Visual analytic and data visualisation concepts and platform could play a key role to shape the next generation of injury surveillance. Well-implemented VAVP allows integrating multiple data sources, assessing data quality, using data to analyse and describe current situations and conduct retrospective and predictive analysis in order to envision future injury prevention issues. As illustrated in cases studies, VAVP could improve data use, the analytic capacity and ability to effectively communicate findings and key messages.

Users of visualisations can experience a unique, hands-on opportunity to learn about the injury-related health problems across population groups by exploring seemingly endless combinations of data. The comprehensive assessment of concatenated factors and sequence of injury-related events can be improved by using data visualisation capacities, such as showing information from multiple angles in a single display, interactivity features that allow selecting and filtering data to answer further questions and building of stories. Data visualisation showing actionable metrics can tell a story and enable users to explore and find stories for driving actions and change.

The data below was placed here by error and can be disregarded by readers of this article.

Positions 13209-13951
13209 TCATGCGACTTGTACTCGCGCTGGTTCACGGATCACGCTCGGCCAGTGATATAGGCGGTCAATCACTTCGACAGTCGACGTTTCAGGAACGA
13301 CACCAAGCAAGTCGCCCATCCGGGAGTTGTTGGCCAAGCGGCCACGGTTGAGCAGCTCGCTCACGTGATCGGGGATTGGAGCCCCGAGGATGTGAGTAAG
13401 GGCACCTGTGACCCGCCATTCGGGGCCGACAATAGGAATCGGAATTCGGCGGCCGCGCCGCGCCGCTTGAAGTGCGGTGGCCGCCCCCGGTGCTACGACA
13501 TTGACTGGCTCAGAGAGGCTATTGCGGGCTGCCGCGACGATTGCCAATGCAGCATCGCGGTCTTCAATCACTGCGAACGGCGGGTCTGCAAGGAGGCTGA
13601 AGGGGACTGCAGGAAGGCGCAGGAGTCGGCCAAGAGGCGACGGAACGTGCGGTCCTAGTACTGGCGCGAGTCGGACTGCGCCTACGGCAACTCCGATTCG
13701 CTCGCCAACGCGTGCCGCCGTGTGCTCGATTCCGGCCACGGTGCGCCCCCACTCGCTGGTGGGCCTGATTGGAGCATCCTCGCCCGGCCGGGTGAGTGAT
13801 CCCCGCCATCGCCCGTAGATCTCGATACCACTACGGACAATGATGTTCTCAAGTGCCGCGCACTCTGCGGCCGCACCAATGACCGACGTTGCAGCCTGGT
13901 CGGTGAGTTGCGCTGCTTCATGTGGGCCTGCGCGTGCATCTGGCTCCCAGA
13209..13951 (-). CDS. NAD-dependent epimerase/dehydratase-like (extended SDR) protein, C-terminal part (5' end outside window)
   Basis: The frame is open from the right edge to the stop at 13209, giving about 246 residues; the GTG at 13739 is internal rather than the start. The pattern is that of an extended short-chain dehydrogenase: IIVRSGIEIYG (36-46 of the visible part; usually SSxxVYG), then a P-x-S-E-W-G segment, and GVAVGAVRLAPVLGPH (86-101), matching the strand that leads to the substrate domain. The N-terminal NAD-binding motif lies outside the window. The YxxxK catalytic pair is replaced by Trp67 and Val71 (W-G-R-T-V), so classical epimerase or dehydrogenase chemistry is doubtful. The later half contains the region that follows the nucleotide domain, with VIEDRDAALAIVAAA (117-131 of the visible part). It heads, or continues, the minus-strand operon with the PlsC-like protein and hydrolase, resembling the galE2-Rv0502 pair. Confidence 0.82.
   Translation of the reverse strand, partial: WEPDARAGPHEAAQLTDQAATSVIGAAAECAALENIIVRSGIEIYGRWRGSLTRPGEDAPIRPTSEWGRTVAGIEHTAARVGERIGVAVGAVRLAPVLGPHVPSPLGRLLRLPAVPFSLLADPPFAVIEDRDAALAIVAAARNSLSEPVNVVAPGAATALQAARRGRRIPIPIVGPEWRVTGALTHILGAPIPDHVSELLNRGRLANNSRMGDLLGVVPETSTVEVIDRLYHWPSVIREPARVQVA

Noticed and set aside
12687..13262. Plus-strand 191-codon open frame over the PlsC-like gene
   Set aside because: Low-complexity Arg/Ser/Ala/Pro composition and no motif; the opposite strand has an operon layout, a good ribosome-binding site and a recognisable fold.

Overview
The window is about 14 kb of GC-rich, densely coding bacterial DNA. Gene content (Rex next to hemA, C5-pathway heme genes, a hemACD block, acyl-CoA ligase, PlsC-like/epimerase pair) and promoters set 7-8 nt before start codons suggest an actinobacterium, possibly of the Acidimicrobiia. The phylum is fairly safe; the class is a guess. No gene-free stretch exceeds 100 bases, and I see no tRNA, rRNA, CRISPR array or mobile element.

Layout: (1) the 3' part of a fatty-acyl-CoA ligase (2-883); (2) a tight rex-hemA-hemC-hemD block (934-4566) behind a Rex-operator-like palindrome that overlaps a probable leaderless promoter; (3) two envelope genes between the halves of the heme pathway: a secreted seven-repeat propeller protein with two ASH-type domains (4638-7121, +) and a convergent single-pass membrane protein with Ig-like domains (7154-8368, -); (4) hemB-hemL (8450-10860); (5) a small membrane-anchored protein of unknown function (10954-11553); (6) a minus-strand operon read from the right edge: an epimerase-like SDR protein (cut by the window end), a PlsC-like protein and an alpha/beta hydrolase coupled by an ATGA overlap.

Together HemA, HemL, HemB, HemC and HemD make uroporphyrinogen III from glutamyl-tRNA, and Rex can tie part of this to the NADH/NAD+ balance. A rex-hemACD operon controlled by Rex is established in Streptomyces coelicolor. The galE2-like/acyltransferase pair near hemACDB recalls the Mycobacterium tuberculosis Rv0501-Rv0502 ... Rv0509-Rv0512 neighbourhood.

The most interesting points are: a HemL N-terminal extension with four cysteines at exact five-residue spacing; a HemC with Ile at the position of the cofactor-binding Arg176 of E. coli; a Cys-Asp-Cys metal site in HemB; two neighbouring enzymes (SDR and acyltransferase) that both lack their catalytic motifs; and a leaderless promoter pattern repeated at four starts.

The PHS community should identify opportunities to develop and expand the use of visual analytics and data visualisation for IPC.

What is already know on the subject

  • Injury-related health issues demands the usage of diverse and massive data sets for comprehensive analyses, and application of novel methods to communicate data effectively to the public health community, decision-makers and the public.
  • Current advances in information visualisation, availability of new visual analytic methods and tools and progress on information technology provide an opportunity for shaping the next generation of injury surveillance.

What this study adds

  • Conceptual bases for application of visual analytic and data visualisation in injury surveillance.
  • Proposal of a visual analytic and data visualisation platform as solution to improve current methods and practices of the public health surveillance for injury prevention.
  • Two real-world case studies illustrating the application of visual analytic and visualisation in public health surveillance for injury prevention and control.


Twitter: Follow Ramon Martinez-Piedra at @HlthAnalysis

Contributors: RM, PO, PNS and MFB conceived the idea, participated in the writing and revision of the manuscript. RM provided the conceptual bases and information regarding the visual analytic and data visualisation platform. RM and PO prepared the first draft. RM, PNS and PO elaborated the first case study, and MFB conceived and elaborated the second case study. All authors approved the manuscript.

Disclaimer: The findings and conclusions in this report are those of the authors and do not necessarily represent the views of the CDC and the Pan American Health Organization.

Competing interests: None declared.

Provenance and peer review: Commissioned; externally peer reviewed.


1. Horan JM, Mallonee S Injury Surveillance. Epidemiol Rev 2003;25:24–42. doi:10.1093/epirev/mxg010 [PubMed]
2. WHO. Injury Surveillance Guidelines. 2001. (accessed 8 Jul 2015).